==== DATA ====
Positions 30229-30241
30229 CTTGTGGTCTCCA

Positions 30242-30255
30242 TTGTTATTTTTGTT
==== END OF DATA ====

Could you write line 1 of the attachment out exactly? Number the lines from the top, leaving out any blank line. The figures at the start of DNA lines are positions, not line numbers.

Positions 30229-30241